Why Drinking Gets More Treacherous As We Age.

Over my nearly two months of radiation, I drank alcohol just four nights or about once every other week, as compared to usually drinking five to six nights per week. This wasn’t easy over the “holi-daze” with all the social drinking, but it was easier in January when it seemed like almost everyone was abstaining.

Why Drinking Gets More Treacherous As We Age.

Is Cancer a Curse or a Blessing?

Today is my last radiation treatment.

Is Cancer a Curse or a Blessing?

How Am I Feeling Halfway Through Nearly 2 Months of Radiation?

Cancer is a demanding teacher, much like my second-grade teacher, Mrs. Stump, who insisted on complete attention and once said to me, “If you’re not giving me attention, I’m going to give you some tension.” In deference to my cancer teacher, who also wants me to be a good student, I wanted to share the four key lessons I’ve learned so far. These insights have come during the course of almost half of my 36 weekday radiation treatments, which are being complemented by ongoing hormone depletion therapy such that I have 1% of the testosterone in my body as compared to the past.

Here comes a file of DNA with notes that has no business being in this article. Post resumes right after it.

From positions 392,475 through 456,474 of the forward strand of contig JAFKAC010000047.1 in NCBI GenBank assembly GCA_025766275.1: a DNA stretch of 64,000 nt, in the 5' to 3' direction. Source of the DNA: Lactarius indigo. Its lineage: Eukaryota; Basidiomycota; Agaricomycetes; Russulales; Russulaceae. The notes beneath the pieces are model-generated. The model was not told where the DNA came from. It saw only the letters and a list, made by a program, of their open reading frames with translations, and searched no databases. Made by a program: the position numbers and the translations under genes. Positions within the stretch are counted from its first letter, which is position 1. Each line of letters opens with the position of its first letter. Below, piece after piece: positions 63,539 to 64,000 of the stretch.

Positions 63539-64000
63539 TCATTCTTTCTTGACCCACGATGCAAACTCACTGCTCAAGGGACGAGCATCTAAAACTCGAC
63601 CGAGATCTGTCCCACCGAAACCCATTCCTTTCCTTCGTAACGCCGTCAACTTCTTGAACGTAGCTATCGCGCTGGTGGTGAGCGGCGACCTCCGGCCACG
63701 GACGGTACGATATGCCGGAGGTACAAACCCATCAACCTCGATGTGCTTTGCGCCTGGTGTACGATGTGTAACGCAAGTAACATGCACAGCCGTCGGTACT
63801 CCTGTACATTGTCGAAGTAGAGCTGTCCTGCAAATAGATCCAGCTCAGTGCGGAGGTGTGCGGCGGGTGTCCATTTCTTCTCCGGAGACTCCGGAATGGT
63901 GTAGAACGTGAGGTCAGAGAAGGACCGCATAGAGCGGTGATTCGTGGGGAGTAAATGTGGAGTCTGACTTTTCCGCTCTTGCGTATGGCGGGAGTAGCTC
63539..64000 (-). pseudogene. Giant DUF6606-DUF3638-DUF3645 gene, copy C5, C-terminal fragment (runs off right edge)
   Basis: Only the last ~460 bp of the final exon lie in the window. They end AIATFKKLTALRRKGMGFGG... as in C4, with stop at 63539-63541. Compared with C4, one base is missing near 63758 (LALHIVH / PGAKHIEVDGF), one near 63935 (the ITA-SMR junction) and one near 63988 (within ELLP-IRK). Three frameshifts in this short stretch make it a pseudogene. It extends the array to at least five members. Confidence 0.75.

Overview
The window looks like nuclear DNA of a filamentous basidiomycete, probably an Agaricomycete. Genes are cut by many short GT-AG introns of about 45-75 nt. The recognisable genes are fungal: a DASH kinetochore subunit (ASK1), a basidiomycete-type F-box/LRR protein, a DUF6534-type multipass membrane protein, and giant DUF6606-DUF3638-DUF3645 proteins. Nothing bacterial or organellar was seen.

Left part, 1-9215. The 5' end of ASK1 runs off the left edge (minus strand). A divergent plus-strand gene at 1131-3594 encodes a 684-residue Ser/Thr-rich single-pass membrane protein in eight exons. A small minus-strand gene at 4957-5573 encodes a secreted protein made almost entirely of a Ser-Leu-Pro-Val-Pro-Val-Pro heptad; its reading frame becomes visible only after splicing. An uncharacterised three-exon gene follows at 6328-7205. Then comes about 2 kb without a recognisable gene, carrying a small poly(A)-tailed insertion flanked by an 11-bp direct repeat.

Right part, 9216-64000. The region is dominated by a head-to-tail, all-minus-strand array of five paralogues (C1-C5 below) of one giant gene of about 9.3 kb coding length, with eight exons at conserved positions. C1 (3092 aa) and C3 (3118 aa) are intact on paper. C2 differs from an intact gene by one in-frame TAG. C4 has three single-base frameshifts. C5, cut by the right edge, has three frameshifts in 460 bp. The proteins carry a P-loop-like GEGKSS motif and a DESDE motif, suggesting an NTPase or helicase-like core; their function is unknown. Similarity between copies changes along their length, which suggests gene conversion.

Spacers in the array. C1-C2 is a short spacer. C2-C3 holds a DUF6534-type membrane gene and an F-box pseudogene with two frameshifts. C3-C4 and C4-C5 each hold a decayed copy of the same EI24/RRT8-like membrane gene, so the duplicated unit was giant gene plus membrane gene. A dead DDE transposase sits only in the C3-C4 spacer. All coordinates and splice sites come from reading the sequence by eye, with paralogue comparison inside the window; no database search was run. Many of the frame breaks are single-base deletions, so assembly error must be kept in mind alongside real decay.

How Am I Feeling Halfway Through Nearly 2 Months of Radiation?

“Chip, You’re Positively Glowing!”

Yesterday, when I saw a friend, she greeted me with the title of today’s blog post. I wonder what she’ll say today after I start my seven and a half weeks of daily targeted radiation to my pelvis, where my prostate cancer has spread. I’m not sure radiation will “glow me” or “dim me,” but I know the day after I finish this regimen (and continue my hormone depletion therapy), I fly to NYC to launch my book on “Good Morning, America,” “The Today Show,” and a variety of other book signings, media interviews, and parties. 

“Chip, You’re Positively Glowing!”

Inoperable Optimism.

I’ve been crying a lot the past week. I lost a mentor two decades older than me. My last episode of Mad Men, much of which takes place at the Esalen Institute - a place where I have a long history with my mentor - had me bawling my eyes out. I watched a mediocre film “50/50” with Joseph Gordon-Levitt who is dealing with a cancer diagnosis. I felt sick to my stomach while trying to be entertained by the big-C.

Inoperable Optimism.

"Cancer, What Do You Have to Teach Me?"

How does one respond to a cancer diagnosis? For some, it's an all-out war: "I'm gonna beat you, Cancer." For others, it's an acquiescence: "I'm surrendering to you, Cancer… you're bigger than me."

"Cancer, What Do You Have to Teach Me?"